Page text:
Kevin Rose: There’s a couple things that I think are important to point out here in that, to me, this just represents another leap forward in technology. I would say the closest parallel I have to this is probably the graphical user interface that was done by the Mac and-
Tim Ferriss: Netscape for web browser.
Kevin Rose: Well, imagine you were an artist back in the day. To draw a circle meant you had to sit down and try and draw a circle. Now in Photoshop-
Tim Ferriss: Yeah. You needed a compass.
Kevin Rose: Exactly. You needed a compass. Then now in Photoshop you can literally say-
Tim Ferriss: God, I’m so fucking old.
Kevin Rose: I love you pulled the compass reference, that’s great. But now you can literally-
Tim Ferriss: Pencil is too short. I’m getting a wobbly circle. Let me sharpen that thing.
Kevin Rose: Right. So those days are gone and that’s okay. I’m sure there were some artists that were like, fuck Photoshop for making that perfect circle. I used to have to hand draw those. That’s what we’re going through today with this next jump. It’s going to be tough for a few years. It’s going to feel weird, it’s going to feel not right. Then finally we’ll understand what the tool actually is.
Tim Ferriss: Also, I’ll just say, if you’re early, you can learn how to use the tools, rather than be abused by the adoption of the tools. It’s super important. If you learn early, holy shit, you have tremendous advantage. So learn early, start experimenting now.
I’ll give you another prediction. I was thinking about this. Imagine, if you will, I feel like Dan Carlin with Hardcore History, imagine if you will, General Subutai. No, let me come back. So imagine that you have a book, you have a nonfiction book. It’s a biography of a contemporary figure. Teddy Roosevelt, whatever. I think it’s Theodore Rex, I think is this multi-volume biography that I’ve been meaning to read forever. I just keep putting it off because it’s so long. I’ve heard it’s amazing, but I haven’t been willing to commit. It’s just too long. I think there will be a time, probably in the next year, wouldn’t surprise me. Within the next year, I would imagine for books that are well reviewed, have a lot of coverage and are contemporary, meaning within the last 100 years, I will be able to say something along the lines of, with a prompt interface to stable diffusion or any number of other tools. I think a lot of these tools will get combined into user interfaces where the underlying mechanics are invisible.
Kevin Rose: Oh my god. Dude, wait, pause for one second. Can I slip something in real quick?
Tim Ferriss: Yeah, of course.
Kevin Rose: There is a service you have to try. I don’t know if you ever remember our buddy Addison Kowalski. He created prompthunt.com. It’s taking exactly what you said where right now it’s 50 words to create this prompt, this perfect AI.
Tim Ferriss: That’s cool.
Kevin Rose: It’s making themes around it and it’s really cool. It’s exactly what you’re talking about.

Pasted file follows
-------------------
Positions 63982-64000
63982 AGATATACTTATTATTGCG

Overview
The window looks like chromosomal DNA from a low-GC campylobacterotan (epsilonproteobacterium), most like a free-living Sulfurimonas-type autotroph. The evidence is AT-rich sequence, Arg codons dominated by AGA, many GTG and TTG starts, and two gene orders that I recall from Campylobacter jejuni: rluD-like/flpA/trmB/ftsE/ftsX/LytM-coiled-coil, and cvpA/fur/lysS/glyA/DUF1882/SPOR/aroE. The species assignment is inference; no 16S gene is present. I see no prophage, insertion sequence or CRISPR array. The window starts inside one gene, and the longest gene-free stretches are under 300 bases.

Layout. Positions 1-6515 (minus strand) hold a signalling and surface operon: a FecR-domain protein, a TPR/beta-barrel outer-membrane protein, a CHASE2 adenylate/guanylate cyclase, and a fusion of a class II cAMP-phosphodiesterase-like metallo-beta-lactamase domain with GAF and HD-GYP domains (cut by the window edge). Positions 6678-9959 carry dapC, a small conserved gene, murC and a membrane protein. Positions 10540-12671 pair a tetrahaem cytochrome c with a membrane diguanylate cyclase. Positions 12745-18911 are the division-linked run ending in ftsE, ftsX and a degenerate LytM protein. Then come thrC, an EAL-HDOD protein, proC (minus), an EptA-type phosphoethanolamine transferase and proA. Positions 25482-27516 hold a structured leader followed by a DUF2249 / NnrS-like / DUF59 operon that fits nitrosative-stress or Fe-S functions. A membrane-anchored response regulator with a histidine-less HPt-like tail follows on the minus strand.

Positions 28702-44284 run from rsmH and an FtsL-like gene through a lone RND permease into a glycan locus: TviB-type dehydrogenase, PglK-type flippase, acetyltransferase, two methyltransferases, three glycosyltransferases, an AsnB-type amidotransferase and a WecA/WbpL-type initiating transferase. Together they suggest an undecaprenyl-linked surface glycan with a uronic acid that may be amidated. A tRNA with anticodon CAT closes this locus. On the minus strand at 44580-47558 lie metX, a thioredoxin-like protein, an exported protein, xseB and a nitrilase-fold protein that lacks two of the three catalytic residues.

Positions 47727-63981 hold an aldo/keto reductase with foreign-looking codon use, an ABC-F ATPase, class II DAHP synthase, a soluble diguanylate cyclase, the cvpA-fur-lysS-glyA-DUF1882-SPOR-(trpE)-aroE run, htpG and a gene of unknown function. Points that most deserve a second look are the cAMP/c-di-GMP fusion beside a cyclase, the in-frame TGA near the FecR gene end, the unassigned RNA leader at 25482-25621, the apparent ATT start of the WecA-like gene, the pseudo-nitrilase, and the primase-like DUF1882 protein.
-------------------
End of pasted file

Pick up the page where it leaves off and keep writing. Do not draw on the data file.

Tim Ferriss: This’ll do well. If it’s executed well, prompthunt.com will do well because the magic is in the prompt. It’s like being a magician with the spell.
Kevin Rose: That’s what they realized.
Tim Ferriss: You have to get the incantation right. If you don’t, zero, you come up or you get some fucking mangled monstrosity. Side note really quickly, rhinoskinsolutions.com is what I was referring to earlier. The dry spray and the Mikey’s tip juice, sounds porno, is what I have. So, there you go.
Kevin Rose: What are you talking about? You talking about the hand stuff?
Tim Ferriss: Yeah, the antiperspirant for the hands.
Kevin Rose: That was a big callback.
Tim Ferriss: It was a big callback.
Kevin Rose: Okay, so let me do one more quick callback. Side note, this is the last one, I promise. For all those that we talked about, Tim, you mentioned the book Die With Zero, our friend Chris Hutchins. The reason I said that he had mentioned it to me. He actually did a podcast with him. So, I know you love Chris. He has a podcast called All the Hacks. So, All the Hacks, Die With Zero is the one to check out. Anyway, but I thought you’d find it interesting.
Tim Ferriss: Yeah, Chris is very diligent. I will say-
Kevin Rose: He is like a mini you. Honestly.
Tim Ferriss: I want to give him more credit. The first Chris Hutchins. I thought I was OCD about prep. He’s given me a run for my money. He really does a lot of preparation and is meticulous in how he approaches the details of these things. So, I’ll check out that podcast and we’ll link to it in the show notes. AI prediction, big book. Three volumes, biography. Fuck, I’m never going to listen to that or I’m never going to read that. I could put in a prompt, which is something like create a Ken Burns-like documentary that allows me to cover the most important parts of fill in the blank book or book series with archival photographs or footage with a voice overlay that provides narration, which is pulling from the highlights of that book, using sources like quotes from Goodreads.